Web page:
Mark: Well, first off “chief” here is not meant in the “in charge” or “organising” way. For Red Sister, because it was very new for me and I wasn’t hugely confident, I asked a few people to read it once it was finished. They were kind enough to give me some lines or paragraphs of feedback. Agnes’s beta reading is a whole different beast. She reads the books as I write them, often chapter by chapter. She picks up on typos, detailed inconsistencies, wording choices, and the general flow of the story, often making very useful suggestions that can impact future chapters.

I can’t really remember the details of how it came about. I think I asked if I could run a short story by her for feedback, and that proved so helpful I did it again, and later moved to getting her feedback on book chapters.

Some writers have many beta readers, and some, none at all. One suits me. A large element is having immediate reaction. It can be a long lonely wait before a story hits the shelves and you see what people think of it. Having someone enthusiastic and involved react the very next day, or even that evening, and tell you what they thought of the last chapter, is a great motivation to write the next one.


To read the full interview click here: http://fantasy-faction.com/2017/interview-with-mark-lawrence


We are born and born again,
On rough seas, under bleak skies,
In a storm of hard choices as we brace,
In the small moments when defeat shuts our eyes,
As time carves another line on our face,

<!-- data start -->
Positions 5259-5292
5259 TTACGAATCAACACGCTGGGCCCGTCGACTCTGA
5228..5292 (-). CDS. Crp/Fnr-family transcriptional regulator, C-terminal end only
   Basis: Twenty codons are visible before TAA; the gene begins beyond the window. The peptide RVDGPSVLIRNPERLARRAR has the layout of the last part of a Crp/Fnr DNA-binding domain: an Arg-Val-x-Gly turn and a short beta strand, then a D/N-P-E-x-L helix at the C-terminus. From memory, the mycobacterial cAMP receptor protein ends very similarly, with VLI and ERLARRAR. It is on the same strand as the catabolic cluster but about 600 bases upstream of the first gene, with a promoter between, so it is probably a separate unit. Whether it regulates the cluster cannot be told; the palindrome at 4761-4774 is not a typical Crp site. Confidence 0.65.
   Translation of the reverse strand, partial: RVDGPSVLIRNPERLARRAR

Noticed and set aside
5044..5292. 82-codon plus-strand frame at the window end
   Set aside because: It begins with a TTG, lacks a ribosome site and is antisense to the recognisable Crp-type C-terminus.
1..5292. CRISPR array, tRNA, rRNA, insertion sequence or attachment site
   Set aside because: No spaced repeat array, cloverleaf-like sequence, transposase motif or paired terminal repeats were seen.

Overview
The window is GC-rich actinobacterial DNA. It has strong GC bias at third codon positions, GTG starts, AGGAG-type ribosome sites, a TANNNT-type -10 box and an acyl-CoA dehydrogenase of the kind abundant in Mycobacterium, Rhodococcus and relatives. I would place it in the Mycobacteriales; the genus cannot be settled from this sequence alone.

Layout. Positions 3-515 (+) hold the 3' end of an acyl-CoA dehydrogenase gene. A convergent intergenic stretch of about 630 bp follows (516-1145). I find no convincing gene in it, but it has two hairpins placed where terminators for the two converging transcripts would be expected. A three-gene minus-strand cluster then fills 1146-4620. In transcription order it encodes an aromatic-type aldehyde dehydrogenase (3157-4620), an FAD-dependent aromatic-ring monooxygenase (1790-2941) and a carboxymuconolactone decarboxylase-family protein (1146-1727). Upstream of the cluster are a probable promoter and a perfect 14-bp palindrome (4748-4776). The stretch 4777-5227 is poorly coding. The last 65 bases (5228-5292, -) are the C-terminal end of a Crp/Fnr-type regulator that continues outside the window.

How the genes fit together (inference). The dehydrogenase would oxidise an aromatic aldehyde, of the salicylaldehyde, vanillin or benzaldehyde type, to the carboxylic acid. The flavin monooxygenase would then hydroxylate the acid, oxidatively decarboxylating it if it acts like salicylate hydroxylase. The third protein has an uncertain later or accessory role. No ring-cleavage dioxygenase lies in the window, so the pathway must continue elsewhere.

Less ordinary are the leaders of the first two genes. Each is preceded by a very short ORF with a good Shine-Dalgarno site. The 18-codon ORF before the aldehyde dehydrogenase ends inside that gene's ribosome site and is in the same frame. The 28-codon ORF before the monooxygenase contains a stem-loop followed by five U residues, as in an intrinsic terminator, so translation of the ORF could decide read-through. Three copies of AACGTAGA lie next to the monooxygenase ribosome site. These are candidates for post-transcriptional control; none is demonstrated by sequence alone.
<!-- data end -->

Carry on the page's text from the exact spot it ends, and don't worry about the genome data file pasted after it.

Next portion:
And sorrow bears tears in sacrifice,
Under sighs of dreams reaching for our heart,
On dark nights, when dawn is a world apart,
For what we believe in we pay the price
And we are born again and again
Into a million lives.



I very much enjoyed this book and found both the setting and the characters greatly compelling. Yet it’s so much more than just an exciting steampunk adventure done well.

Josiah Bancroft depicts characters helplessly struggling amidst mysterious, invisible forces, their fight and efforts drawing us into the cold, muddy waters of alienation, isolation, uncertainty and despair, the author repeatedly making us question moral values through their actions and contemplations. Due to the carefully detailed worldbuilding and visualisation despite the unrealistic setting the world feels very real, its bizarre location and occurrences often offering a clear reflection on our own world and society.

Apart from wanting to know the answers to my plot-related questions, what also kept me going and what makes me look forward to reading the upcoming books in the series, is seeing how the characters build relationships under these harsh circumstances, how these relationships change and how the characters themselves change as they fight their ways through the dangers, trying to get back into their old lives which might just never be found again.